This summer, top American universities have announced that they are looking to admit students who have more than just excellent grades and top test scores. Stanford and Harvard’s MBA programs were two of the first schools to announce that they are now putting an emphasis on the character of applicants. And now, Dartmouth’s Tuck School of Business has joined the movement.

While the business world can be intense, and many put the individual before the group, Dartmouth’s business program puts an emphasis on teamwork and thoughtful interactions. Dartmouth’s executive director of admissions and financial aid, Luke Anthony Peña, said, “Tuck is a distinctly collaborative community so being able to challenge others tactfully and thoughtfully is important.” For this reason, Dartmouth is taking the character of the current student body and formalizing it for future applicants. Dartmouth is looking to admit students who are smart, nice, accomplished and aware.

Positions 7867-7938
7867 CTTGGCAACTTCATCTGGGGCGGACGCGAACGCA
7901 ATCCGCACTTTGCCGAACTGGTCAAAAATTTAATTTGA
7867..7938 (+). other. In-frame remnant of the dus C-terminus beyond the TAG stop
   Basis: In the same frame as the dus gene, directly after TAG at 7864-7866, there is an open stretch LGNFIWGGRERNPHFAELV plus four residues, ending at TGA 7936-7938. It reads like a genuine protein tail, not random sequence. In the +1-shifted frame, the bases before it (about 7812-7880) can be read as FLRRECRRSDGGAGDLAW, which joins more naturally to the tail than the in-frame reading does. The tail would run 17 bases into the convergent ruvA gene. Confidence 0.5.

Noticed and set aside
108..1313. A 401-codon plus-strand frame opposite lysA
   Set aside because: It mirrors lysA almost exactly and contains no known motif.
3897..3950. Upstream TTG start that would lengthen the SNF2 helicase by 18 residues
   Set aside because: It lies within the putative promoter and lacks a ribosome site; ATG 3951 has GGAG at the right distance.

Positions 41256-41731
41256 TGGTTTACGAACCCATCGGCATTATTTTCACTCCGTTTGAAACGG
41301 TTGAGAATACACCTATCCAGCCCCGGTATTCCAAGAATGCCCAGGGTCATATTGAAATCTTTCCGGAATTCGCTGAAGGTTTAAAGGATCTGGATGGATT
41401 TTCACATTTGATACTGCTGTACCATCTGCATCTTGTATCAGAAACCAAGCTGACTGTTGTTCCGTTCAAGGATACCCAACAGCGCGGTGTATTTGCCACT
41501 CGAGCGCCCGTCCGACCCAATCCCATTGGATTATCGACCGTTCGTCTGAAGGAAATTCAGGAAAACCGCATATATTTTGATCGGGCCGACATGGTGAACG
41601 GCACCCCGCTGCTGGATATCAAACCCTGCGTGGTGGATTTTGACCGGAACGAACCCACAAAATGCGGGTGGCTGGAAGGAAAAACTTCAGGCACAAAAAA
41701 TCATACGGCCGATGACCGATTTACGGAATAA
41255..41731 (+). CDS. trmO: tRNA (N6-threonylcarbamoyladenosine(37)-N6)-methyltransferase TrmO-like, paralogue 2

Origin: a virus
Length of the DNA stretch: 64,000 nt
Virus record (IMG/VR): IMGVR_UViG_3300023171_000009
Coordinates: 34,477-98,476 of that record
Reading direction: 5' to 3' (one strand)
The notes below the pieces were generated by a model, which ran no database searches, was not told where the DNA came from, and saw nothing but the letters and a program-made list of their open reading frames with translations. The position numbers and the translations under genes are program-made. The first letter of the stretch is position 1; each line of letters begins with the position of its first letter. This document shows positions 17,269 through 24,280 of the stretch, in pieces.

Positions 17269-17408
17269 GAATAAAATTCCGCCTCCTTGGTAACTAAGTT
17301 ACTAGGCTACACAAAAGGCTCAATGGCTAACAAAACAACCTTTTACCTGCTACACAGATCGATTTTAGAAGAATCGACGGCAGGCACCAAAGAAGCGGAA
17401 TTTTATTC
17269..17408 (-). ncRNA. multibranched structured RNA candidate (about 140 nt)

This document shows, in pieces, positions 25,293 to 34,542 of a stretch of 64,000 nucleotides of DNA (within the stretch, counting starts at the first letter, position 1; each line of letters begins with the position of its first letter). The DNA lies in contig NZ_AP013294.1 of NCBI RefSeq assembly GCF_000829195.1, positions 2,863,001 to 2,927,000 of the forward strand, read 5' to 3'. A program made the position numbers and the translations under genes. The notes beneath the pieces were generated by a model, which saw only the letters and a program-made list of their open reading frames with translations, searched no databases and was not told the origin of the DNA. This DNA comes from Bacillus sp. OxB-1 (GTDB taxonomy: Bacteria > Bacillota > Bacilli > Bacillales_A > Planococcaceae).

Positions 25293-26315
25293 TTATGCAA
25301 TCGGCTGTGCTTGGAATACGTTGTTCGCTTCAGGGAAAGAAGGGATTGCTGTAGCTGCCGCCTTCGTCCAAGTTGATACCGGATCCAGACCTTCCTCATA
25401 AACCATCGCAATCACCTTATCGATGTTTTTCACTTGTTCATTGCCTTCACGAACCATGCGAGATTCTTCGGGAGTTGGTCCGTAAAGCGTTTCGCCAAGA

Dartmouth hopes that by making this change in their acceptance criteria that they will continue to cultivate and grow the positive culture that distinguishes Tuck from certain other business schools. In order to start looking for this specific criteria, Tuck has changed their essay prompts on the application to help the admissions officers recognize traits such as kindness. New questions such as, “Tuck students are nice, and invest generously in one another’s success. Share an example of how you helped someone else succeed,” will help those who are genuinely kind shine in their applications.

Peña is hoping that these new questions, as well as making their process more transparent, will reduce the stress and anxiety that is often associated with applying to universities. This new trend of focusing on the applicant as a whole, and emphasizing the importance of kindness and character is a great step forward for universities.